Brett Coleman
Conflict as a Basis for Opposing Shared ParentingOrdinarily, the courts are somewhat reluctant to order shared parenting where the history of parenting is characterized by a demonstrated inability or unwillingness to communicate and cooperate in such a way that is conducive to effective co-parenting. In other words, where there is significant conflict between parents, shared parenting is often thought to be inappropriate and/or unworkable. In part, this is due to the increased potential that the children will be exposed to conflict, which is necessarily contrary to their best interests.

However, a 2015 decision by Madam Justice D.L. Pentelechuk of the Alberta Court of Queen’s Bench raises the consideration of whether or not it can be said that one parent is primarily responsible for the communication issues and conflict.

In AJU v. GSW, 2015 ABQB 6, both parents had a history of poor communication and exacerbating conflict. The Defendant opposed shared parenting in part on the basis of this lack of cooperation and communication. However, the court found on all of the evidence that the Defendant was primarily responsible for the most recent communication issues between the parties. After noting the Court’s traditional position of avoiding shared parenting where communication and cooperation between parties is inadequate, Justice Pentelechuk considered the implication of such a principle where the party seeking to successfully oppose a shared parenting regime is a significant source of the conflict.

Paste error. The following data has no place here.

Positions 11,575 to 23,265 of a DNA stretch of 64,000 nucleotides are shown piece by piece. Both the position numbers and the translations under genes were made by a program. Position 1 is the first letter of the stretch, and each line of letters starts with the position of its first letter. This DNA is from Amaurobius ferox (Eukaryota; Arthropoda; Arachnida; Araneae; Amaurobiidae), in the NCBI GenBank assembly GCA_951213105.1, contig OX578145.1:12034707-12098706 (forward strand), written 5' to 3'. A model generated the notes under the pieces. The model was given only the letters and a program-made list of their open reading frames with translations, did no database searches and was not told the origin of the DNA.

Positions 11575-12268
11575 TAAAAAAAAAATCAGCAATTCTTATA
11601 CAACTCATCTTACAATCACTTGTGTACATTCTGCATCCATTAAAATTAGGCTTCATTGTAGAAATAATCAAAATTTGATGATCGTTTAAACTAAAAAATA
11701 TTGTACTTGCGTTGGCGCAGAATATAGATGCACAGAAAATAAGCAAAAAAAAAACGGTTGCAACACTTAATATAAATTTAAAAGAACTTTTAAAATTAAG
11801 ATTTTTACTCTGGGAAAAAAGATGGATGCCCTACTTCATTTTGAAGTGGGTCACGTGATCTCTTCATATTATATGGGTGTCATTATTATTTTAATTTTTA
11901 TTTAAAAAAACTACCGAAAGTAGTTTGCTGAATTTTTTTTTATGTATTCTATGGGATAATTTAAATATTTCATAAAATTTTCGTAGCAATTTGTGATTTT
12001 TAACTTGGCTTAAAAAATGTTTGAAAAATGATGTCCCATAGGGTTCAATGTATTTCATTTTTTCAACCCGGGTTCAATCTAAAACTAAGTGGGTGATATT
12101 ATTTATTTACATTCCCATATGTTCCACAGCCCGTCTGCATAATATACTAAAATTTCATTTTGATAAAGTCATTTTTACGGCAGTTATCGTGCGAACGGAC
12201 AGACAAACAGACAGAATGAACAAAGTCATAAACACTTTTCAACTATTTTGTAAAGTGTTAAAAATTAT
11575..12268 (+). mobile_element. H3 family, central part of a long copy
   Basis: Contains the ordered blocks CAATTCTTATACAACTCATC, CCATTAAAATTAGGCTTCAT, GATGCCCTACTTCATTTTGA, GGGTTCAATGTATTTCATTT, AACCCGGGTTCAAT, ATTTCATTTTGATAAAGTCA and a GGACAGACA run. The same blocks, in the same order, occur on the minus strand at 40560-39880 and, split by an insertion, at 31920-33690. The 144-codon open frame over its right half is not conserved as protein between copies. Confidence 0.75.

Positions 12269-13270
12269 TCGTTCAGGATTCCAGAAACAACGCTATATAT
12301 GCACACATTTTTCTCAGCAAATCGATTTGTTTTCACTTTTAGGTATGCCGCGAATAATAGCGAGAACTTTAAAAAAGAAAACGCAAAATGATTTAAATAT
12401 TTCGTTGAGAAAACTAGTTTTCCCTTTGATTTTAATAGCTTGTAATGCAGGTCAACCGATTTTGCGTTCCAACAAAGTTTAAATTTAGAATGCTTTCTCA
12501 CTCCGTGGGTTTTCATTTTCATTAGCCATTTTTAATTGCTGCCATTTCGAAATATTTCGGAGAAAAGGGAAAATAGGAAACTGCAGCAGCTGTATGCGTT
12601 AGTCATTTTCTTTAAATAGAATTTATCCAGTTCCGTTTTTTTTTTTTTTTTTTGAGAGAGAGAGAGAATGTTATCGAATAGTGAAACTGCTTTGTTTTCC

In ordering shared parenting, following a Trial, Justice Pentelechuk had the following to say:

“It seems inherently unfair to relegate one parent to access-only parent status when the other parent refuses to take steps to improve their poor communication or because they insist on fueling the acrimony”.

And further cautioned that:

“communication issues and lack of cooperation for a couple caught in the turbulence of divorce should not be compared to an impossible standard that does not exist in most functional families”.

Clients seeking to challenge a shared parenting arrangement should know that they may be less likely to succeed in that regard if they are perceived to be a principal source of the conflict, even though conflict may otherwise have been a barrier to a shared parenting regime.